Thursday, October 2, 2008

Definition of "Goal"

While reading Dan Miller's excellent book, 48 Days, I once again came across the accepted definition of "goal," which is, simply put, A goal is a dream with a timeline attached. Recently, a coaching client asked me a similar question: Don't all my goals need time determinations?

I've been thinking about that. For a while, I'd accepted that definition, but something just didn't feel right. Today, sitting on the sand in Long Beach, NY, I realized what my problem with it was.

Attaching a time determination to a goal is left-brained, and only half the story.

Sure, having a time for your goals in mind: 5 years, 6 months, etc. and then adding the smaller steps to your weekly and daily list of do-ables is essential. Especially for charting, and for the left brain.

There's a danger, though, in defining a goal as attached to a time limit. What happens when life intervenes and you miss your deadlines? Have you failed at your goals? Obviously, the answer is a resounding "no." If you renegotiate your timeline, does that mean you're redefining your goals? Again, I'd say "no."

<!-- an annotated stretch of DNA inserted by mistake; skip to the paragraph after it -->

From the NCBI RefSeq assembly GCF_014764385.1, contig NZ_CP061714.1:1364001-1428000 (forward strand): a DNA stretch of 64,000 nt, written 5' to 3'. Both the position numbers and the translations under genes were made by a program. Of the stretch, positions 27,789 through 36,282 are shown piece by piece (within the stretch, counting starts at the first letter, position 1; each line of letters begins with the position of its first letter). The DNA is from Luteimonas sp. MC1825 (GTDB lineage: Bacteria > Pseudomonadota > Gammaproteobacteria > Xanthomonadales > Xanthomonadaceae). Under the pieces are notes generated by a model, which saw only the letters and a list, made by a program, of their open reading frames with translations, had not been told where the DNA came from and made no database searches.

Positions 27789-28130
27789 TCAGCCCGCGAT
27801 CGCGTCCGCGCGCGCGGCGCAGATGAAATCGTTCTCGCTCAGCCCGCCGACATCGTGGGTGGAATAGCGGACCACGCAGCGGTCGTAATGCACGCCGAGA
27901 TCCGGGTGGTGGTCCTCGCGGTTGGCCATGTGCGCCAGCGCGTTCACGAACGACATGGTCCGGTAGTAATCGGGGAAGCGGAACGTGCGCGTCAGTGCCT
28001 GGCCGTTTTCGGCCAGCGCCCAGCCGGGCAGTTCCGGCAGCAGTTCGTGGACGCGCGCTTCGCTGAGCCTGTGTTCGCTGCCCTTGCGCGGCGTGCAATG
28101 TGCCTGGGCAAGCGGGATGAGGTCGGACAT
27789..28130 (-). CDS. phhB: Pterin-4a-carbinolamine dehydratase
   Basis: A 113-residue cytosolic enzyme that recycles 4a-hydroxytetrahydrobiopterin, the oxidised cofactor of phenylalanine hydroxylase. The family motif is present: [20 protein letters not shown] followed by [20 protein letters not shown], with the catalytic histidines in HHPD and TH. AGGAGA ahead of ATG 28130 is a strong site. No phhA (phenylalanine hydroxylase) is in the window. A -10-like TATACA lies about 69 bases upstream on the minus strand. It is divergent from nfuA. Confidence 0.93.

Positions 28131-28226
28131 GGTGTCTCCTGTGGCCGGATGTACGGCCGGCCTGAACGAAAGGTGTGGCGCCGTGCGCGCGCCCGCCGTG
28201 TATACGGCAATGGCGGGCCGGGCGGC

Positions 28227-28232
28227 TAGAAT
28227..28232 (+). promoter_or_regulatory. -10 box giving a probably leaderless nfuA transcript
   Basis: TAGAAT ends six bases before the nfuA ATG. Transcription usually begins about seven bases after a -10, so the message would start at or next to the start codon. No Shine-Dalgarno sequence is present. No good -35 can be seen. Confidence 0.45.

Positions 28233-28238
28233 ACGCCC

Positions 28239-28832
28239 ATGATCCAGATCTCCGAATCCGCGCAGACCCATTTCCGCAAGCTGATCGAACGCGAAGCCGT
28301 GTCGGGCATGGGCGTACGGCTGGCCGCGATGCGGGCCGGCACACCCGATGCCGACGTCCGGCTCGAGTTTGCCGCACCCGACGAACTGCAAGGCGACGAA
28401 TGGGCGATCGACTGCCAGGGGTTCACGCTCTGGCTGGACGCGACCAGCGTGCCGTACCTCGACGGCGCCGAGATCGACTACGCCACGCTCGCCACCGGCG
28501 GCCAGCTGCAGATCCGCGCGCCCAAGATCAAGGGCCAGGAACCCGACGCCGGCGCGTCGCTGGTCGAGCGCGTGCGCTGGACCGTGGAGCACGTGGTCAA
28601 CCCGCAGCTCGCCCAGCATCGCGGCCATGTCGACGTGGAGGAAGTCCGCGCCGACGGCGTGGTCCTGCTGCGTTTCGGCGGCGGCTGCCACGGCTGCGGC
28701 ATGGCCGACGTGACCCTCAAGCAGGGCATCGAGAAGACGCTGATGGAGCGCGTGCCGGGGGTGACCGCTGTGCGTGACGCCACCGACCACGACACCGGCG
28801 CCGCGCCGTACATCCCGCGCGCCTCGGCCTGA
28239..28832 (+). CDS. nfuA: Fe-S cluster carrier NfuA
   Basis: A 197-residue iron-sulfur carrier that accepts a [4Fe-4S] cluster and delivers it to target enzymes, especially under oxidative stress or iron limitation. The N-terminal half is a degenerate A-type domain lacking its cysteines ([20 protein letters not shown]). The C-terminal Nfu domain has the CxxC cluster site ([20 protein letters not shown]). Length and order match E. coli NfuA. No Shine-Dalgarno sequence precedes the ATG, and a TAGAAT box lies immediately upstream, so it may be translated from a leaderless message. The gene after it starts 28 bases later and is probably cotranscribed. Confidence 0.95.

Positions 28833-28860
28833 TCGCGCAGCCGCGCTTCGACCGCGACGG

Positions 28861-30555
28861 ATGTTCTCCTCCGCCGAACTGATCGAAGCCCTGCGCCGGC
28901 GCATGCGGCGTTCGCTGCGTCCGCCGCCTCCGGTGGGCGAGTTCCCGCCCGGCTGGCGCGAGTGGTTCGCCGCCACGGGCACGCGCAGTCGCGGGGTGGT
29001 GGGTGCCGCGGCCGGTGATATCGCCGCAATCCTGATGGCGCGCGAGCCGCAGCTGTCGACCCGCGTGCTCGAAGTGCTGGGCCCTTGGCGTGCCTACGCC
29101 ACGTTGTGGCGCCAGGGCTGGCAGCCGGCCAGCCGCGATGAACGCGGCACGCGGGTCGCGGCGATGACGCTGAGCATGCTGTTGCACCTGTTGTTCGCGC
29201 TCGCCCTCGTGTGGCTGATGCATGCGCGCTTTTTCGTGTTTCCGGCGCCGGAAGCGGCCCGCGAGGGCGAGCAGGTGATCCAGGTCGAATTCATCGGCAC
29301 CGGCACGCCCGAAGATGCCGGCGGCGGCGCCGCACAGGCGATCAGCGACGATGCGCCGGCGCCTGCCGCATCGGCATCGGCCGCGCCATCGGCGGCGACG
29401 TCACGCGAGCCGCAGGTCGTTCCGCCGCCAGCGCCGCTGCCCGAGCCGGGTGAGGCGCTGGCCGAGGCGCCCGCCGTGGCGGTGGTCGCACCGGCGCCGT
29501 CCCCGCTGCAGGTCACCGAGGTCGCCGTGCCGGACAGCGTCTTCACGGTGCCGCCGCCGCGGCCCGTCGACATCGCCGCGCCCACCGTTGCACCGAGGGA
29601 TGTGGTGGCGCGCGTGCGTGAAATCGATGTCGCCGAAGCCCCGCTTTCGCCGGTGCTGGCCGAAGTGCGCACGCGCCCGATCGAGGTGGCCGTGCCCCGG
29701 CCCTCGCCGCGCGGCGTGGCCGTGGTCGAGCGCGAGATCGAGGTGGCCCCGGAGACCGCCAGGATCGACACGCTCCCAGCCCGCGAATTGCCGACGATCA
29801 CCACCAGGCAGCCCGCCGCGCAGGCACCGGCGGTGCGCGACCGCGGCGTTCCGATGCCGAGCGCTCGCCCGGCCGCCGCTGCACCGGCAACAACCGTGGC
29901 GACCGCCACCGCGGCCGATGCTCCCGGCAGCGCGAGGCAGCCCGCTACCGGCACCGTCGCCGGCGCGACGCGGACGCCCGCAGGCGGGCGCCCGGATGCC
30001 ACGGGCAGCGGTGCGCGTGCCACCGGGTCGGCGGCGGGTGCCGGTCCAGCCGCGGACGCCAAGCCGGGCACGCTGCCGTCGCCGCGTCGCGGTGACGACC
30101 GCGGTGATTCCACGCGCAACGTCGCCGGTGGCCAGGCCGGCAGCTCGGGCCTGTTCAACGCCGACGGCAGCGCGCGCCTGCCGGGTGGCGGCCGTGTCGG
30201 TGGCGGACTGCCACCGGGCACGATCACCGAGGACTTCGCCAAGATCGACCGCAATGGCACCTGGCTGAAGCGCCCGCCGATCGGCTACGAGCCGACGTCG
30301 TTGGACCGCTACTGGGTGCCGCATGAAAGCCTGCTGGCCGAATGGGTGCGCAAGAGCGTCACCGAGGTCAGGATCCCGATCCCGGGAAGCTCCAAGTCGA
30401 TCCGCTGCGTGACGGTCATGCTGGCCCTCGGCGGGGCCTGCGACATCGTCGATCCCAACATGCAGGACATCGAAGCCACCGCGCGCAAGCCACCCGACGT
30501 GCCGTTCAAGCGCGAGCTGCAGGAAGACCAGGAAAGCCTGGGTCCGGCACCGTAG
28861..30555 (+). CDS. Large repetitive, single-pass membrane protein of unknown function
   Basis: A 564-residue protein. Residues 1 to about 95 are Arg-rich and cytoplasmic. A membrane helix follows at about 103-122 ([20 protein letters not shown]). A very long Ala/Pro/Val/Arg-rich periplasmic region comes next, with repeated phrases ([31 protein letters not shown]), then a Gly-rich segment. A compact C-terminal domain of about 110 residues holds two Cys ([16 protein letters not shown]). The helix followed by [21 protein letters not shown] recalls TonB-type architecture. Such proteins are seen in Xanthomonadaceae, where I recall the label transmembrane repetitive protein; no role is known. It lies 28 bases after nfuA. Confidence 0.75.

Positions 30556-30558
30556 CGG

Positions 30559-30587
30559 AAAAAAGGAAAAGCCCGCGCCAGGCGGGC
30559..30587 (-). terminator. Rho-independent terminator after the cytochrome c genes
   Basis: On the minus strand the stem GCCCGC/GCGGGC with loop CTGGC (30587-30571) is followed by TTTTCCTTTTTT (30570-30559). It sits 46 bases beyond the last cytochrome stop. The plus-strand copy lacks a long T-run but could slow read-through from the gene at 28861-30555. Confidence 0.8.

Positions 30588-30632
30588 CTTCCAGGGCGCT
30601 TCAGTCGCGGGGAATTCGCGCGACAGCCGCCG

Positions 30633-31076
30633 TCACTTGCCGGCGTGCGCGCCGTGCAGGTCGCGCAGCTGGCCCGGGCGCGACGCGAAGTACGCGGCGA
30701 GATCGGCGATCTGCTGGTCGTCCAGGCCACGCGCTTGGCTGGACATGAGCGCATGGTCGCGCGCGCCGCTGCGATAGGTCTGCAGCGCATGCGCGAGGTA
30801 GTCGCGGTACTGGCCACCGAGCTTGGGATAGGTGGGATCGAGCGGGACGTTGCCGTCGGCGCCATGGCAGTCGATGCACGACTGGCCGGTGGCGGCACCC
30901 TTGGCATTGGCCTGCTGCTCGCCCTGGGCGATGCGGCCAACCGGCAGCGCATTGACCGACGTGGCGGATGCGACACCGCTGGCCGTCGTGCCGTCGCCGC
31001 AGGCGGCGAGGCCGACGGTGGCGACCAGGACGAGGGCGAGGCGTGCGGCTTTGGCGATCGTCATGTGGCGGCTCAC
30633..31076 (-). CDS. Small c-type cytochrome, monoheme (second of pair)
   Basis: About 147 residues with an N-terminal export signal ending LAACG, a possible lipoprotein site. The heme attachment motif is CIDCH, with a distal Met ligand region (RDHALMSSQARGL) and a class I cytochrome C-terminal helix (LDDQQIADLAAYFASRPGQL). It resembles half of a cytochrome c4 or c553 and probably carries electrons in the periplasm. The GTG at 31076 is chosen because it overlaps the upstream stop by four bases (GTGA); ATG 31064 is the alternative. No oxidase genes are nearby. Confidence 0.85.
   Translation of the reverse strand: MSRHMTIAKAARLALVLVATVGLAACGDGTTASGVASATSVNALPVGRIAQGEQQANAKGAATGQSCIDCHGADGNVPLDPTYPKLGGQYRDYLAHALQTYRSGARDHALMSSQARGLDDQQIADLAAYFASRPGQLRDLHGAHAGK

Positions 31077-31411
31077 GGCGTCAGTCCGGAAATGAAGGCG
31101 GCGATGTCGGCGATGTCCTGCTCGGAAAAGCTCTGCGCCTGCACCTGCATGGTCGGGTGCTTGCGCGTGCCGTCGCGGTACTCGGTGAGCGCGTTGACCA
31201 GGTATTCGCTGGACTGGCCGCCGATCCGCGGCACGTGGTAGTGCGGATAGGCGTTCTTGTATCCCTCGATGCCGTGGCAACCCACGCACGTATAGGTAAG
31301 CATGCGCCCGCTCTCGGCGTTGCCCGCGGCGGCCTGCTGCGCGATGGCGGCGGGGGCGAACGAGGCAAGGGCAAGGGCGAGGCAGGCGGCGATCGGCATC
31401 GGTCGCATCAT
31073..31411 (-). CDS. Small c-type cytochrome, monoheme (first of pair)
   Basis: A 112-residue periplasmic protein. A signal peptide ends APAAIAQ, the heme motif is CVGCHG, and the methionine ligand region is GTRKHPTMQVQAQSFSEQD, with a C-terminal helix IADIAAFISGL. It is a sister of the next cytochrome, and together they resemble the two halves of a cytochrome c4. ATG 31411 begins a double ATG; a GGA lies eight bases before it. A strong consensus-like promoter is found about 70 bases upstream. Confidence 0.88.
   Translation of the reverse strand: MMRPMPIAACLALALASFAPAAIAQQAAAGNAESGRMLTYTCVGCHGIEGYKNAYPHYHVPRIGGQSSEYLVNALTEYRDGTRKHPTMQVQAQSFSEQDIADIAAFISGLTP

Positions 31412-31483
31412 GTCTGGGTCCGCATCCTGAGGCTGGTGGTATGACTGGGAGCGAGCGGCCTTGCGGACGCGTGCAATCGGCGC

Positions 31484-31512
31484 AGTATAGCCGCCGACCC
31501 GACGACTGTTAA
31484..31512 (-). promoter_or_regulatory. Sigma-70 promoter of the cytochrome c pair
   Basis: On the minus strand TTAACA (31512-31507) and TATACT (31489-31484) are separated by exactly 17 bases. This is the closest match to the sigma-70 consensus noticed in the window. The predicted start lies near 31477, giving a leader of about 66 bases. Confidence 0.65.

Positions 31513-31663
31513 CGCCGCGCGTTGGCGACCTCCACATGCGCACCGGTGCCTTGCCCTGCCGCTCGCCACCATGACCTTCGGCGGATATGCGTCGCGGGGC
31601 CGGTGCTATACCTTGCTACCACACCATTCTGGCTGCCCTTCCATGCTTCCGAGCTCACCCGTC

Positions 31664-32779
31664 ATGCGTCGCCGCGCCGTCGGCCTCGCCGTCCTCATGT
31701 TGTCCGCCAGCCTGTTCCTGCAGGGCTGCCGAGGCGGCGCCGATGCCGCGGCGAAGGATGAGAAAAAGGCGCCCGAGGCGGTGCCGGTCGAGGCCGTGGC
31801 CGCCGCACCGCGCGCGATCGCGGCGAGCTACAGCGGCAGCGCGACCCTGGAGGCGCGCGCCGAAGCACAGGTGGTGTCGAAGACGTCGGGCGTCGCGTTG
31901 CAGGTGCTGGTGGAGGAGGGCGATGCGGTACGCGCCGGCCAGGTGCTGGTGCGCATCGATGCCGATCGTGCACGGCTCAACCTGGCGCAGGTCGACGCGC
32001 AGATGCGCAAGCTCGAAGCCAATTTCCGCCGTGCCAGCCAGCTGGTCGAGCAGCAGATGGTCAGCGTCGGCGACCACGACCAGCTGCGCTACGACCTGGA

So I don't think a timeline is the definition of a goal.

I think the definition of goal is:
A goal is a dream with commitment attached.

Once you have the commitment, the timeline, the do-ables, the actions within the reality of your days, weeks, and months are all tools to use to get there. And commitment is as much a right-brained activity as it is left-brained. Commitment is a whole-brained approach to defining "goal."

I'd love to read your thoughts and responses to this redefinition of "goal."